Teachers at Dalton’s newest school, Blue Ridge Elementary, met Tuesday to receive recognition following successful completion of their first academic year. Assistant principal Lisa Goode handed out tongue-in-cheek awards named after song titles, as the songs rang out in the cafeteria.

Principal Phil Jones was handed the “Angel of the Morning” award for always arriving to open doors for students at 6:30 a.m., in addition to the “Little Less Talk and Lot More Action” award — named after the Toby Keith country ditty — and given in honor of Jones’ “love of hearing the sound of his own voice on the intercom” during morning announcements, according to Goode.

“I was just trying to animate my announcements to make them more interesting,” Jones later laughed.

But Jones completed the hat trick when he was presented the Dalton Education Foundation’s 20th annual Tom Jones Educator of the Year Award by Tricia Bethel and Cathy Rauschenberg, daughters of the award’s namesake, a 26-year member of the Dalton Board of Education.

“For once, I’m speechless,” Phil Jones (no relation to Tom Jones) said. “I’m honored and humbled. The Blue Ridge family makes it easy to shine and focus on our kids.”

Kevin Wright, a trustee with the Dalton Education Foundation, said two other Blue Ridge faculty members — Goode and first-grade teacher Roxanna Donegan — have previously received the award. Jean Lowrey, executive director of the foundation, said the award comes with $3,000 for the winner and $1,000 for his school.

“Anyone who has been teaching at least three years in Dalton may be considered; and every year, the cream of the crop is nominated,” Lowrey said. “The judging is done out of town.”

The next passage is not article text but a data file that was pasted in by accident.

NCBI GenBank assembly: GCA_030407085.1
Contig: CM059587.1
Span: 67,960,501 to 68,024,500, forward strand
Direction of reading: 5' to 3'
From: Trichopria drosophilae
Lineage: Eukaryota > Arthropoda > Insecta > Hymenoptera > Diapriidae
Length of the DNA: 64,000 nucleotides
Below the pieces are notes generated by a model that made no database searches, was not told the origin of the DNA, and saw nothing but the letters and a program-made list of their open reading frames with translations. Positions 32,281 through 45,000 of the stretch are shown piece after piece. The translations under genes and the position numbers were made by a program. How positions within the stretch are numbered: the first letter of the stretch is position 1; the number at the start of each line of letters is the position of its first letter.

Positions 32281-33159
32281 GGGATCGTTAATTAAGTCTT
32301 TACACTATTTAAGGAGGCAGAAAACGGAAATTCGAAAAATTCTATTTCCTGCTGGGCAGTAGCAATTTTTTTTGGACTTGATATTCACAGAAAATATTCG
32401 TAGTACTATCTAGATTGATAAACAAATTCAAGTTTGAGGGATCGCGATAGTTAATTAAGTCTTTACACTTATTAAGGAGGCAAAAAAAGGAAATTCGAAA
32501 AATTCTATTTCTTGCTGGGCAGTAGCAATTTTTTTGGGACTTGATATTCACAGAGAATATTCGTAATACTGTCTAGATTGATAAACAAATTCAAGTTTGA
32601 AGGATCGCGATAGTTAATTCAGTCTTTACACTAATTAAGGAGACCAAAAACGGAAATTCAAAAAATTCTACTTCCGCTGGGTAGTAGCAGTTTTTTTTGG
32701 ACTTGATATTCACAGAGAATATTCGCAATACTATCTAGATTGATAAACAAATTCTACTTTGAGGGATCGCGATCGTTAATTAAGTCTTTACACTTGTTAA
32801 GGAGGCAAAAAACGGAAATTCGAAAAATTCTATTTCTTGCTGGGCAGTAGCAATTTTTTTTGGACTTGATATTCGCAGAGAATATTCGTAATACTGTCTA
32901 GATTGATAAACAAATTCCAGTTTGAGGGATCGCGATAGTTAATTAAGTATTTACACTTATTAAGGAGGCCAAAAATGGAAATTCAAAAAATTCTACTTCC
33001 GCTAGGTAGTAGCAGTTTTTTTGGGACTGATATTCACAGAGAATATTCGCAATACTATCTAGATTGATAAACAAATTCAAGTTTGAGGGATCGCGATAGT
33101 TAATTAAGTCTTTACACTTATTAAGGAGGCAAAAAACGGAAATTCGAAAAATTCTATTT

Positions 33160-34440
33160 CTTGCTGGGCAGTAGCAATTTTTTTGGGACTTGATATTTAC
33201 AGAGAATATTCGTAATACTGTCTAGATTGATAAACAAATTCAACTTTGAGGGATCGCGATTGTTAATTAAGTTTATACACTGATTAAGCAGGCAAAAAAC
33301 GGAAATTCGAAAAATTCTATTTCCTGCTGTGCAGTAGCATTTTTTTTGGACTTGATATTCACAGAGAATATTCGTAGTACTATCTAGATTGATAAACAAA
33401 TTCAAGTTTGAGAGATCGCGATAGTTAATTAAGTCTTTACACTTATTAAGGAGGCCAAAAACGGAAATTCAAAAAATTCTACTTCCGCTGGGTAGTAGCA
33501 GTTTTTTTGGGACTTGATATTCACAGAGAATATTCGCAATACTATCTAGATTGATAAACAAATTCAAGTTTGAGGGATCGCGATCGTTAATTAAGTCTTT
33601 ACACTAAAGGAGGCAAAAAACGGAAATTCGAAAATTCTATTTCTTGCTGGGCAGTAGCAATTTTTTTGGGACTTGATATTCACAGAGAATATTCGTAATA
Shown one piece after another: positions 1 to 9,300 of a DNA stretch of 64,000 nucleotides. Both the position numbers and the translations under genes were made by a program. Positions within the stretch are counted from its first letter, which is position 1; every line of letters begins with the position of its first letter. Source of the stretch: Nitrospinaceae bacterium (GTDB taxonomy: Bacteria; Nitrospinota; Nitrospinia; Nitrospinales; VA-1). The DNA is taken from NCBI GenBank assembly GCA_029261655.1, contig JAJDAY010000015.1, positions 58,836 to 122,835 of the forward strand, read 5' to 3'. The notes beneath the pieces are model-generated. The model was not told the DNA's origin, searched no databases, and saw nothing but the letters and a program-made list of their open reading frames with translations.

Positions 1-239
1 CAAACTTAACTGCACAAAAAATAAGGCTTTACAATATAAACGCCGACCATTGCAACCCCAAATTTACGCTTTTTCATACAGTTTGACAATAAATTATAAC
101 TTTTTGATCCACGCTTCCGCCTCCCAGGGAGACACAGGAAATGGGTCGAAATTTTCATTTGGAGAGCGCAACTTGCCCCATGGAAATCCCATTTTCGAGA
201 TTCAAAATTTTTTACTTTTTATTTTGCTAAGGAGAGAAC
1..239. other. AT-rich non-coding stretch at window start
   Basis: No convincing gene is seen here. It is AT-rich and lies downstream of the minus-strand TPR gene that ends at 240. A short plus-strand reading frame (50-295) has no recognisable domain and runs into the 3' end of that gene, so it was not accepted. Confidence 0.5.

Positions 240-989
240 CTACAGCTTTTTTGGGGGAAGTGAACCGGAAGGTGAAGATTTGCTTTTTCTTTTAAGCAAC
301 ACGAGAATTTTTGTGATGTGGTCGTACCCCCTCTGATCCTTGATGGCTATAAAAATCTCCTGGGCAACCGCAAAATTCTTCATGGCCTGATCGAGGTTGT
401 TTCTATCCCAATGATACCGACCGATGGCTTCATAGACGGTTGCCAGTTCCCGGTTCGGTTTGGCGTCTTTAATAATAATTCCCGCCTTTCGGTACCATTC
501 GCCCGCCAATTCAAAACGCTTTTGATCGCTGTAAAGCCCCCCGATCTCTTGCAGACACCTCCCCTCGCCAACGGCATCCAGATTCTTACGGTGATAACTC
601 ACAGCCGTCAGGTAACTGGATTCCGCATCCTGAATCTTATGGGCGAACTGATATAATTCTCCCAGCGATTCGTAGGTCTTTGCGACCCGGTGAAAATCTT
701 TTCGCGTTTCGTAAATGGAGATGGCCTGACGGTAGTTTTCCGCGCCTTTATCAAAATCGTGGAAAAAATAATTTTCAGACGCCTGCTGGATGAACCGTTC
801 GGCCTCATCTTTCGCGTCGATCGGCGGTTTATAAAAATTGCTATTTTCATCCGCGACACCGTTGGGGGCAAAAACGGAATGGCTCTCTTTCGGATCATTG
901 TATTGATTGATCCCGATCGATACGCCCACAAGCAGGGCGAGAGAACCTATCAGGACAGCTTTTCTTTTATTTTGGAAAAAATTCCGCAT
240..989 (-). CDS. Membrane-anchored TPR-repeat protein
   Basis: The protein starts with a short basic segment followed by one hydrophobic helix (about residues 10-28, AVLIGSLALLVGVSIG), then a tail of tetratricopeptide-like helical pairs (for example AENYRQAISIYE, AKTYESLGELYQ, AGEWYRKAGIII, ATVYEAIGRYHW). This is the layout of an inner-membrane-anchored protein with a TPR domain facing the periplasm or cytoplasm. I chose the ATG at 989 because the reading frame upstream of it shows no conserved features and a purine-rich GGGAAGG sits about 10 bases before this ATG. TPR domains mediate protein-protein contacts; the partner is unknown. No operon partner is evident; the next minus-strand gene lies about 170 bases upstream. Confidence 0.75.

After being nominated, teachers fill out their own qualification forms, denoting their philosophies of teaching; their relationship with students, parents and the community; and their accomplishments.

Jones joined the International Academy in 2001 and continues to work with that school of mostly Spanish-speaking students in addition to the K-5 Blue Ridge Elementary. An Alabama native, he studied Spanish and spent 12 years living in Honduras.

Since Blue Ridge is 90 percent Hispanic, Jones is able to use his bilingual abilities to work with the students and often acts as interpreter for their families. He is currently writing his doctoral dissertation on the quality of education Hispanic students receive.

“This is the most caring, passionate group of educators I’ve ever worked with. They have a heart for the work,” Jones said. “There were a lot of details with opening a new school, but it was made easier because of the staff we have.”

Jones’ wife Daphnie and children, Kristen, a junior at Kennesaw State, and Justin, a junior at Northwest High, helped him celebrate the award.

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